Globe-Gazette from Mason City, Iowa on July 12, 1948 · Page 8
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Globe-Gazette from Mason City, Iowa · Page 8

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Mason City, Iowa
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Monday, July 12, 1948
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Page 8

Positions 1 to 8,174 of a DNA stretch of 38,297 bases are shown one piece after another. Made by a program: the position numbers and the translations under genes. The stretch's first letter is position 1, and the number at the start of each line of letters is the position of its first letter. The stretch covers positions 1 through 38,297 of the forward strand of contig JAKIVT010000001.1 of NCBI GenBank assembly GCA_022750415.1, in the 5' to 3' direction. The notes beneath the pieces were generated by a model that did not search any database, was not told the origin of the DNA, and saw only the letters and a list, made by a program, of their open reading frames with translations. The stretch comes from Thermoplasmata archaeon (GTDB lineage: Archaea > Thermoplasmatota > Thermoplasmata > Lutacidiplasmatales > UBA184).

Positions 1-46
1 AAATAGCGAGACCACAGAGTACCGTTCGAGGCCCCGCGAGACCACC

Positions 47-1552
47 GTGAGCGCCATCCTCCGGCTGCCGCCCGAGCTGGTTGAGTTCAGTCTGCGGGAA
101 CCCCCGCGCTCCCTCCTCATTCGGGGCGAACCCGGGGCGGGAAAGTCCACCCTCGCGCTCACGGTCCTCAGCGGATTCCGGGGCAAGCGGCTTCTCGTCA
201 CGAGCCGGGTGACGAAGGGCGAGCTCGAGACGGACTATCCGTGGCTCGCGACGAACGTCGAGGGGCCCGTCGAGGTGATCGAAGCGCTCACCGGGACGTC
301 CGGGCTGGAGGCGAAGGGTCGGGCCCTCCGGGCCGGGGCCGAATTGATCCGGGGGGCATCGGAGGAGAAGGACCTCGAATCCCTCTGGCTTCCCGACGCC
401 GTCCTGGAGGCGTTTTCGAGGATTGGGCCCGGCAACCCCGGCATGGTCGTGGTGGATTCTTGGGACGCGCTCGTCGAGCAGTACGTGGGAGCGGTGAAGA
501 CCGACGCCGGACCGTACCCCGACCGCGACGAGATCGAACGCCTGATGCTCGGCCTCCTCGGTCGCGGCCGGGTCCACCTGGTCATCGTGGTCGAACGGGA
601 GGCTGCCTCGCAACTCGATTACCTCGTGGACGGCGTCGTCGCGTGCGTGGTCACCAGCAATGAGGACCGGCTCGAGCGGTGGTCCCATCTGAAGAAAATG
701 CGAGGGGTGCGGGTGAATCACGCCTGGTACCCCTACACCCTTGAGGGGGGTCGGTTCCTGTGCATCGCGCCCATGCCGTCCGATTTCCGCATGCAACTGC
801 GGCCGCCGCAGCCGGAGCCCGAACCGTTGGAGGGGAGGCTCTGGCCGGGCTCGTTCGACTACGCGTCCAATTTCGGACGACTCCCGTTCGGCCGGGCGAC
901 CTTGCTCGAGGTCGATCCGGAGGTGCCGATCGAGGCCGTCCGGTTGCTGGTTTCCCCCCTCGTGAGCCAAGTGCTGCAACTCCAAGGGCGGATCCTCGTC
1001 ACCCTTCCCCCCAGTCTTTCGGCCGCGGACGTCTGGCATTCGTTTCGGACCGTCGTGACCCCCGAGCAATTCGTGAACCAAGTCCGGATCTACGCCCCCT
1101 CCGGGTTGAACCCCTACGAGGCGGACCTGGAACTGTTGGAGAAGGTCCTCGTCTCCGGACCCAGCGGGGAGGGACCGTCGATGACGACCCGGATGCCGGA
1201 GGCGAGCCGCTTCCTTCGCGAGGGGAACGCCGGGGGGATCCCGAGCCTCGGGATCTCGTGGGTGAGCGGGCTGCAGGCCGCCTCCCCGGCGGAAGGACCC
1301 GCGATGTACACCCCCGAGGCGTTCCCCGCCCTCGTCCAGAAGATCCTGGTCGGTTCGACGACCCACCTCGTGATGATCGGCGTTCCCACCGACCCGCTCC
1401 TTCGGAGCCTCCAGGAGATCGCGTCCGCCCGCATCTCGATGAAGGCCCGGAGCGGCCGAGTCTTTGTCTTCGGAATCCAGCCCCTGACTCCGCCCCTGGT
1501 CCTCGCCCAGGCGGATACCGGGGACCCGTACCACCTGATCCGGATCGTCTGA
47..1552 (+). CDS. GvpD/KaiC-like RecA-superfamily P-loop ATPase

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8 July 10. 1948 is.* Clly Gl*b*-GuetU, M»»n City, U. MRS. H. C. BRECKENRIDGE Parents and Teachers to Meet at ISTC Cedar Falls—The Iowa Congress of Parents and Teachers will hold a conference-workshop at the Iowa State Teachers college, Cedar Falls, Tuesday and Wednesday, July 13 and 14. The conference will begin at 8 a. m. Tuesday with Mrs. E. W. Emery, field representative of the National Congress of Parents and Teachers, speaking on "School and Home Work Together." The evening meeting will be held in the campus school auditorium at 7:30 with W. K. Griffith first -vice president of the Iowa Congress of Parents and Teachers and director of radio station WOI, presiding. Mrs. E. W. Emery will give the address on "Parents and Teachers as Partners" at this meeting. Interrogators and discussion leaders are J. H. Peet, superintendent of schools, Cedar Falls; Thomas Horn principal of the Teachers College Campus elementary school; Mrs Mary Paup, student at the college, and Verna Dieckman of the college department of education. An evaluation of the conference and plans for next year will be made at a meeting Wednesday afternoon at 1:30 with Mrs. H. C. Breckenridge, president of the Iowa Congress of Parents and Teachers, presiding. Doctor E. C. Denny, head of the education department at the Teachers college, will be in charge-of the meeting at 2:15 in Gilchrist chapel. Act Now to Reduce Grasshopper Danger, Says Expert HERE THER E Goodell—Walter Mason, in company with his daughter, the Max Barnes' of Des Moines and his sister, Mrs. Will Cunningham of Bloominglon, Wis., are enjoying a trip this week through the southern states. Garner —W. C. Schow and daughter, Mrs. Norman Juhl, and granddaughter, Mary Ann Juhl, are visiting with relatives and friends in Washington and Oregon for several weeks. Latimer—Mr. and Mrs. Harvey Larsen of Elkhorn spent a few days recently with her parents, Mr. -and Mrs. Peter Faber. Garner—The service station operated by Asa Gibbs and Bill Schoneman was redecorated recently. The station is the property of the Bock Oil company and is leased to Gibbs and Schoneman. Cresco—Miss Edith Kirkpatrick, member of the faculty of Purdue university, Lafayette, Ind., arrived Friday and on Sunday will accompany her brother-in-law and sister, Dr. and Mrs. J. C. Feuling and daughter, Janet, to Moore Springs, Minn., Chester — Mr. and Mrs. Harry Plane Crashes in Flax Field Grain Circles Gear Garner—A pilot flying a light plane for the Hawkeye Dusling Service of Ames, landed his craft in a flax field a short distance south of the experimental farm at Kanawha and found it to be a poor landing field. The flax wrapped the gear in such manner as to cause thg plane to nose over and break the pro- pellor and slightly damage one wing. The plane was scheduled to do some experimental dusting at the Kanawha experiment station. Friday afternoon, the pilot installed a new propeller and using the paved highway adjoining the flax field took off on his return trip to Ames. The pilot was uninjured in the mishap. Christianson of Chicago were recent guests at the Anton Christianson home. K a n a w h a—Esther Asche received a cut on her left foot when she stepped on a tin can in the water at West lake. Rake—Mr. and-Mrs. Joe Sandum are the parents of a daughter born at a hospital in Buffalo Center July 3. Rudd — Robert Kamm, who is attending college in Omaha, Nebr., visited with his parents, Mr. and Mrs. Jack Kamm. Otranto—W. J. Campbell celebrated his 87th birthday anniversary recently. Rudd — Recent guests in the home of Mr. and Mrs. Will Frevert were Mr. and Mrs. Ben Frevert, Alma, Mich., Dr. and Mrs Willard Frevert and children, Oskaloosa, Dr. and Mrs. Merrill Frevert and children, West Union and the August and Warren Frevert families of Rudd. Garner — Mr. and Mrs. Charles A. Frisbie are expecting their daughter, Mrs. Naomi Aiwohi, of Honolulu, Hawaii, to arrive in the states. Tuesday. Marble Rock—Miss Barbra Baxter of Washington, D. C., came for a visit in the home of Miss Beverly Wood. Rudd—Mrs. Lester Shelley and baby of Des Moines are visiting in the parental C. W. Mallery home Latimer—Mr. and Mrs. Gilbert Merrill and son, Randy Merrill o Waterloo, and Mr. and Mrs. Lloyc Dovey and son, Larry Dovey o Q.r acne- - war e_r s. cent_HiiCS ts of M r nd Mrs. Richard Merrill. Meservcy—Recent guests at the home of Mr. and Mrs. Frank Nisen included Virginia Nissen of Des Moines, Dr. Margaret Sloss of Ames, T. H. Wright of Cedar Rap- ds, H. Howard, Jim and John, of demons. Latimer—Mr. and Mrs. Verland Roed of Albert Lea, Minn., were recent guests of their parents, Mr. and Mrs. Jens Roed. Marble Rock—Mr. and Mrs. J. Marble Rock — Mr. and Mrs. tarold Anderson and 2 daughters, Gloria Lee and Kay, of Toledo, Ohio, are visitors in the home of VIr. and Mrs. Amil Schwartz. Latimer — Henry Ohlerking of Rowan spent an afternoon re- ently with his sister, Mrs. Lizzie merman. Alta Vista — Russell Daly of luntington Park, Cal., is visiting VIr. and Mrs. J. C. Daly and other elatives and friends here. age. Cresco—Mr. and Mrs. Fred So- >olik left for Los Angeles, Cal., Wednesday. They will spend 3 months with her sister, Mrs. Olive inyder. Garner — Leonard Phillips, son of Dr. and Mrs. E. H. Phillips, re- urned home Tuesday from Philadelphia, Pa., where he. attended he national republican convention and later competed in the A. A. U. Olympic tryouts near Philadelphia. Meservey—Mr. and Mrs. C. C. Smith and children of Chicago were recent guests of Mrs. Smith's father, H. Fischer, Sr., and other relatives, Rake — Miss Bette Johnson of Duluth, Minn., is visiting at the VT. P. Hanson home". Chester—Mrs. C. A. Tibbals is a patient in Mercy hospital, Cresco, where she had an operation Wednesday. Kanawha—Miss Barbara Brummund, daughter of Mr. and Mrs. John Brummund, has returned from a Rochester, Minn., hospital. Nashua—Hank Hewitt, 79, who makes his home with Mr. and Mrs. George Powers at Powersville, southwest of Nashua, was" taken to the hospital at Charles City on Wednesday with a broken hip. Rudd — Mrs. Margaret Leonard and son, Teddy, and Mrs. T. B. Ryan of Manchester visited recently with Mrs. Leonard's parents, Mr. and Mrs. Claude Keller. Six year old Teddy stayed for a 3 weeks' visit with his grandparents. Otranto—Mrs. Florence Anderson of Austin, Minn., is visiting her parents, Mr. and Mrs. W. J. Campbell. Rudd — Mr. and Mrs. Robert Clay and twin daughters, Charlene and Marlene, of Fayette, were recent visitors in the Louie Clay home. Marble Rock—Mr. and Mrs. Lon Wilson visited in the Clarence Warner home at Nora Springs. Rudd — Mr. and Mrs. Warren Thompson and daughter, Kristine, of Minneapolis, Minn., were recent guests in the parental Fred Mallery home. Swea City—Mrs. George Francis and baby of Mason City are visit- Calls Present Time Critical Explains Modern Ways .of Controlling Pests Ames, (/P) —Prompt action can reduce the danger of serious crop damage from grasshoper infestations which threaten crops in all parts of Iowa. Dr. H. M. Harris, state entomologist, has outlined plans for controlling the tiny hoppers before they can cause widespread dam- Urgres Early Start Harris said, "This is the critical time to get the jump on the hoppers, and if farmers will act now the cost of treatment will be relatively small and they can prevent serious crop damage later on." The state entomologist said reports of grasshopper damage are being received from all sections of the state. He called attention to modern methods of killing grasshoppers, adding that the use of spray equipment for spreading chlordane of toxaphene is very effective as a control measure. Dr. Harris said treating the edges of corn fields before harvesting small grain should kill off most of the hoppers before they move into corn fields. He recommended immediate application of spray to those areas, Chemicals Effective Entomologists consider both chlordane and toxaphene safer to use on forage crops than DDT. The chemicals are obtainable as dusts, wettable powders and in emulsions. All 3 are said to be equally effective. An application rate of 1 pound per acre for chlordane and 1.5 pounds per acre for toxaphcne is recommended. Dr. Harris made these 6 recommendations: Court Rules for Cresco in Damage Suit Cresco—Judge W. H. Antes has sustained a motion filed by City Attorney George H. Mikesh to dismiss the claim of H. H. Watts for $6,000 punitive damages which Watts claims from the city of Cresco. Judge Antes ruled that a city cannot be held liable for exemplary and punitive damages as claimed by Watts. Watts, through his attorney, A. E. Sheridan of Waukon, filed suit against the city of Cresco last April for $7,500. Fifteen hundred dollars of the amount was claimed for a so-called "pile of rubbish" which' the city authorities caused to be removed from the premises on which Watts was living in Creseo and $6,000 was for punitive and exemplary damages. The rubbish was removed on the grounds that it was injurious and dangerous to Hie health, comfort and property of the public in general. Watts is in the trucking business here. He had failed to have the rubbish removed after being served notice by the city authorities to do so. In his original notice Watts claimed that the defendants through themselves and those who assisted them, wrongfully, maliciously and willfully came upon the premises in which he was living and took the personal property from him and never returned it. He demanded a trial by jury. Guard Unit at Full Strength 47 Men and 5 Officers Sign Up at Iowa Foils Iowa Falls—The Iowa Falls unit of the Iowa National guard has reached its full strength through recent enlistments, according to John Pippart, commanding officer. The unit consists of 47 men and 5 officers. At the time the unit was activated it was announced that full strength would be 76 men and 5 officers but the number of men was reduced. Recent enlistments include Donald Barker, Robert Daniels, Clarence Balcom, Paul Conrad, Roger Caton, Robert Fuller, Walter El- iridge, Sherman Frey, Richard Hartman, James Holtkamp, Edward Kramer, Wayne Neuman, Dwayne Keough, James Potgeter, "ames Rankin, William Zielske, 'ames Trickey, Gordon Rabe. Personal equipment and uni- brms have ax*rived, and company equipment includes 2 tanks, a ruck, a jeep and trailer. 1. Spray either spray equipment, with ground or using airplane, the first 10 rows of corn fields adjoining small grain or old seedings. 2. When cutting clover or alfalfa, plan to treat a strip in the center of the field where the grasshoppers have taken refuge. Leave Strip Uncut 3. In cutting small grain, leave a strip in the field to treat the I. S. C. Extension Changes Reported Ames—Seven new appointments and 7 resignations in the agricultural extension staff at Iowa State college were anounced Friday by Doctor Charles E. Friley, college president. The list includes the following in North Iowa: Edouard A. "Thompson was Honor Newlywed Pastor at Picnic Charles City—A picnic was held at the home of the Rev. William Bergman, retired minister of the Methodist church's Upper Iowa conference, Tuesday. Friends of the pastor present from Garner were the Rev. and Mrs. Griewe, Mr. and Mrs. Thomas Nelson, Mr. and Mrs. William Gast and Mr. and Mrs. Elmer Pettett. Mrs. Fred Benz and Mr. and Mrs. Oscai- Immer of Charles City were also present. Mr. Bergman was married June 2 in the Methodist church at Sibley to Mrs. Emily Siegrist widow of the late Wililam Siegrisl of East St. Charles township. Rains Bring Relief, Damage Some Crops Garner—Violent local thunderstorms brought temporary relie: from the heat in several Hancock county localities Friday. The storms were accompanied by heavy wind and rain and flattenec oat and corn fields in some areas No serious damage was reported and rains will be beneficial to corn, beans and pasture. LAST RITES HELD Clarion—Funeral services were held at 2 p. m. Thursday at the Eyler funeral home for Mrs. W J. Evans, 66, who died Tuesday at her home in Clarion following a long illness. The Rev. C. L Duxbury, minister of the Church of Christ in Mankato, Minn., officiated. Worth Miller left Indianola to visit Thursday for Mrs. Miller's mother, Mrs. Anna Hobson. Rake—Carroll Rake, who is employed in Marshalltown, is spend- ng his vacation at the parental Johnnie Rake home. Goodell — Mr. and Mrs. Henry Dunkle and Helen of De Forest, Wis., are visiting in the homes of their cousins, Gerald and Donald Burk. Rake — Mr. and Mrs. Theodore Osland of Omaha, Nebr., were guests a few days at the Mrs. Hannah Legried home. Greene — Mr. and Mrs. L. V. Hubbell and Miss Mamie Pretzel of Milwaukee, Wis., visited this week in the home of Mrs. Jesse Hoeft. Otranto—Mrs. Arthur Dockstader and Mrs. James Balsley visited recently at the Teachers' college at Winona. Rudd — Mr. and Mrs. William Clay and daughter of Charter Lake, Cal., are visiting Mr. and Mrs. Louie Clay. Marble Rock — Mr. and Mrs. Vivian Patten and family drove to Iowa City to visit his brother, Paul Patten, who is a patient in a hospital. Rudd Mr. and Mrs. Milton Dunlap and Mrs. H. Summers of Charles City and Miss Rose Krumm of Fort Atkinson called on friends in town recently. Marble Rock—Richard Hoil of Marcus has returned to his work after spending a few days with his parents, Mr. and Mrs. Charles Hoil. Rudd—Mrs, Flossie Hodge has returned from a 5 weeks' visit with relatives at Long Beach, Cal., Latimer—Mr. and Mrs. Oliver G. Sprau and son, Dicky Sprau, visited recently at the Frank Sprau and Kenneth Sprau homes at Elkton, Minn. . •, Nashua — Mr. and Mrs. H. F. Felt of .Nashua left Wednesday for Assineboine House, Saskatchewan, Canada, for a vacation. They formerly lived in Canada before coming to Nashua to make their home. „ W. R. Cothern, M. D. Rectal Specialist <^ PEOPLE DREAD AN OPERATION and rightfully so. There is an element of danrer in any operation so why take a chance when it can be avoided. You can have your piles cured without an operation, without loss of time, without pain and at loss cost. Special attention to venereal diseases Office: Hi East Slate St. — Over Yelland and Hanes at_±h.e I>£irpntal Henry Kpllasch home. Mrs. Francis, formerly Delores Kolasch, was employed in the Swea City State bank before her marriage. Latimer—Mr. and Mrs. Fred C. Plagge of Sheffield visited recently with Mr. and Mrs. Will Holze. Meservey—Mr. and Mrs. Max Willard and family of Kansas City were recent guests of relatives here. Marble Rock—Cpl. Max Adams, son of Mr. and Mrs. Gerald Adams, has returned home with a discharge from the army. He has been stationed in Germany the past year. Latimer—Mr. and Mrs. Kenneth Andersen and sons, Donald and Ronald Andersen of Marshalltown, Mr. and Mrs. August Varrelman and Henry Burmaster of Hampton, and Mr. and Mrs. Will Varrelman were visitors recently at the Herbert Varrelman home. Nashua—Mr. and Mrs. Wilbur Huffman and family of Sunnyvale, Cal., will arrive in Nashua this month to make their home. They have been living in Sunnyvale for the past few years, and have sold their- home there. ! Garner—The R. C. A. Victor re-' cording band "Six Fat Dutchmen" will play for a public dance at the community hall in Duncan Monday evening. Cresco—Mrs. Dale Elwood is vacationing for a month in Boston, Mass., visiting her son-in-law and daughter, Dr. and Mrs. Richard Buller. Garner—Mr. and Mrs. William Paca are the parents of a daughter born Sunday at the Municipal hospital in Forest City. Waucoma—Mr. and Mrs. Willis Smith and daughters, Marian and Marjorie, left for their home at Phoenix, Ariz., after spending 2 weeks with Mrs. Hattie Smith and family. Waucoma — Gordon Young returned to the University of Wisconsin at Madison after visiting several days with his parents, the Guy Youngs. _ R a k c—Mr. and _ Mrs. Henry Gerdes, .fatty and carol oi Minneapolis and Mr. and Mrs. Leonard Erdahl, Jerome and Leonard, Jr., of Mission, Texas, were weekend guests at the Selmer Erdahl home. Otranto—Mr. and Mrs. Lawrence Stelter are parents of a son born July 4 at the Memorial hospital at Osage. R a k e—A. J. Sabin returned Tuesday from a fishing trip in northern Minnesota with the B. J. Murphy family of Mankato, Minn. Otranto — Miss Agatha Sundre, R. N., of Wisconsin and Mr. and Mrs. Charlie Ellis of Riceville visited friends here. Goodell—Mr. and Mrs. Bill Dempsey, Paul, Donna and Betty are spending this week with relatives in Benson, Minn. Rudd — The George Wallbaum family attended the Hoefler family reunion in the Rockford park. Mrs. Anna Hoefler, who was 80 years old July 5, was the honored member of the family. Marble Rock — Mr. and Mrs. Floyd Wilson of Mason City were guests in the home of Mr. and Mrs. George Ackley. Mrs. Wilson is a daughter of Ralph Wagner. grasshoppers trapped there as they try to get away from the binder or combine. 4. Use either 1 pound of chlordane or 1.5 pounds of toxaphene per acre. This should be mixed with water at the rate of 10 to 50 gallons per acre. 5. The effects of the chemicals will last about 3 weeks, and by treating small areas as suggested above within the next few days, farmers can avoid having to treat entire fields, later-on._ - 6. Dairy cattle should not be allowed to pasture on treated fields or to eat treated forage; but no danger is expected from grazing of hogs or beef cattle on treated areas. It is preferable in most cases, however, to keep livestock out of fields until a rain has washed off most of the chemical. named county extension director in Butler county replacing Lyle A. Jones. Thompson, formerly a vocational agriculture instructor at Stanhope, began work June 16 Conwell W. Johnson was as signed as youth assistant in Kos suth county, effective July 1. R. J. Coverdale resigned as extension director in Clay county to enter commercial work. Iowa Woman to Practice as Physician Osage—Dr. Jane Goplerud, daughter of County Engineer and Mrs. Clifford Goplerud, has arrived home to remain until July 28 when she will leave for her new duties at Palmerton, Pa., where she is opening her own office, with special emphasis on ob- sletrics and gynecology. Dr. Goplerud was graduated from the University of Iowa medical college, served at Cincinnati, Ohio, for a year as interne and has been at Johns Hopkins hospital for the past 3 years. Dr. Goplerud is a sister of Ann Goplerud, sweetheart of the GI's, famed 'entertainer for the Red Cross during the war. Miss Ann is now at St. Petersburg, Fla., still engaged in Red Cross work, doing special work at the hospitals. Vote in Hancock Shows Increase Garner—Hancock county's primary election voting record improved 1.2 per cent over the 1946 primary, it was announced this week by Hancock county Farm Bureau President Jack Dethmers. Slightly less than one-third of the eligible voters cast their vote on primary election day with the percentage of 32.5 voting this year as against 31.2 in 1946. Haying Almost Done; Oats Is Ready to Cut Stacyville — Haying is almost finished in this area. Most of the crop is baled in the field and the machinery moved to the next farm and work is progressing rapidly. Oats is ready to cut. Corn is very promising. Neighbors Assist Bereaved Family Corwith — Twenty-five neighbors and friends using 21 two-row tractor cultivators and 3 four-row cultivators gathered at the William J. Smith farm and cultivated 100 acres of corn and beans. One tractor with mounted mower did the necessary mowing. The job was completed in less than 2 hours. After the work was completed lunch was served by neighbor women. Mr. Smith was killed July 1 when he cranked his tractor while it was in gear and he was crushed against the wall of the machine shed. 3 Old Families Leaving Joice Joice—Three families of long standing in the town of Joice arc leaving to make their homes in" 1 distant states. Mr. and Mrs. Ben Lovik, who recently sold their cafe, will leave next week for Tucson, Ariz., where Mrs. Lovik and dau iters. Ruth and Norma, have been living the past few years. The Loviks have been in business in Joice more than 20 years, coming here from Scarville, where Mr. Lovik worked at the creamery. Both girls and their son, Stanley, were graduated from Joice high school Stanley, who is also a veteran military service, is now a veterinarian at Lake Mills. Mrs. Leora Kisner and Marilyn and son, Francis, and his bride, the former Betty Lou King of Oconomowoc, Wis., left this week , for Fargo,' N. Dak., to make theiijX home after living in Joice 23 "j years. Mr. and Mrs. C. V. Kisner and Francis moved to Joice from Han- lontovvn. Mr. Kisner operated a blacksmith shop here for several years until his death. Several people met Marilyn for the first time at a miscellaneous shower in her honor when she was only a few weeks old. It was held at a meeting of the Charity club in the Bethany church parlors. Some of the same group were among those to bid farewell to Marilyn, now a high school student, at a gating ing as a farewell courtesy in tne same church parlors. J\ OK REPORT Garner—Hancock county supervisors have approved the quarterly report of County Clerk Ruth Hughes. The report indicated $1,682.80 in fees for the past 3 months with $825 of this sum as fines collected during the quarter. Francis is a graduate of Joice high school, a veteran of military service and has been attending the Northwestern Bible school where he met in his Lakota Methodists Repair Parsonage Lakota — Plans are under way for extensive repairs on the Methodist parsonage, tenanted by Supt. John Cook and family who are building a new house and will move into it as soon as it is ready. The plan is to raise the house and put a full basement under it, and install a new heating system as well as cook stove and heater. The rooms will all be redecorated and a new entrance made to the basement on the east. The Rev. Elles Ulland is the new pastor. Minneapolis bride. The 3rd family to take final leave was Mr. and Mrs. Emil Kringen, who returned to Joice recently to move their furniture to Sidney, Mont., to make their home. They had been absent a year but lived in Joice several years previous to that. J Osage Driver Hurt When Auto Upsets Osage—Linden Dau of Osage suffered a fractured left leg and 1 eye and leg lacerations when his car struck loose gravel at a turn 6i miles southwest of Osage. The car turned over after breaking off a telephone pole in the ditch. UA m&ie than MEETINGS In North Iowa MARBLE ROCK — The Rebe- kahs will hold a special meeting Monday evening. This will be installation. GARNER—The Garner Junior Chamber of Commerce will hold regular July meeting at the Legion hall on Wednesday at 8 p. m. The Junior Chamber was just recently organized. Marvin Scjione- man, Garner restaurant operator, is president and James Wolfe secretary. OSAGE — Regular meeting of Osage post, American Legion, will be held Monday with election of officers. Present commander is Pat Flack, World war II veteran. THORNTON — The American Legion Auxiliary will meet Tuesday at the American Lutheran church parlors. There will be installation. THORNTON—Mrs. Louise Farrell will entertain the New Idea club at the Christensen cottage at Clear Lake Wednesday. NORA SPRINGS — The new president of the American Legion Auxiliary, Mrs. C. D. Moody, expects to present important business at a meeting Monday evening. Installation. DUMONT — The June-July meeting of the W. C. T. U. will be held Tuesday afternoon at the home of Mrs. W. A. Brandenburg. PLYMOUTH—The Ladies Cemetery association will meet at the Methodist church Tuesday at 2:30 p. m. ...AND CHEVROLET'S LOW PRICES a/ce even, mote atfaactlve in an, ut ihe, FIRST in Value . . FIRST in Big-Car Quality at Lowest Prices . . . Farmer Buys Plane Thornton — Tod Miles, farmer living west of town, bought a new J-3 Piper Cub airplane. Mr. Miles I •! i i;-:m •._ T> has been taking Ernie Myers. lessons from K*H ELECTRIC 30S So. Delaware Phone 11S» negisiraiions ALWAYS THE VALUE-LEADER . . . Ji~\_ always the first choice of people who want the finest at lowest cost . . . Chevrolet's value-leadership is now so outstanding that men and women everywhere are deciding it's more than ever the preferred investment in its fieldl Not only does Chevrolet stand out as the first and only low-priced car with all the following major advances which comprise the soundest and best in modem motoring . . . not only does it offer all these major advantages of Big-Car quality at lowest prices . . . but it offers them at prices that are now definitely and decisively lower than those of any other car that even remotely approaches it in quality! It's the first and only low-priced car with the original and outstanding Unitized Knee- Action Ride. It's the first and only low-priced car with a world's champion Valve-in-Head Engine. It's trie first and only low-priced car with the enviable Body by Fisher. It's the first and only low-priced car with the triple safety-protection of Fisher Unisteel Body- Construction, the Unitized Knee-Action Ride and Positive-Action Hydraulic Brakes. And yet, despite the fact that CHEVROLET AND ONLY CHEVROLET IS FIRST to offer all these major advancements of low-cost motoring, it holds an even greater price-advantage and gives you even more value for your dollars in comparison with other automobiles today than at any previous time in Chevrolet history I That is why more people are buying Chev- rciets than any other make of car, this year as for the total 17-year period, 1931 to date; that is why they are agreeing, with ever- mounting enthusiasm, that Chevrolet is first in dollar-value as it is first in nation-wide demand. -IS FIRST! S&R CHEVROLET CO 18 South Washington Phone 665 ,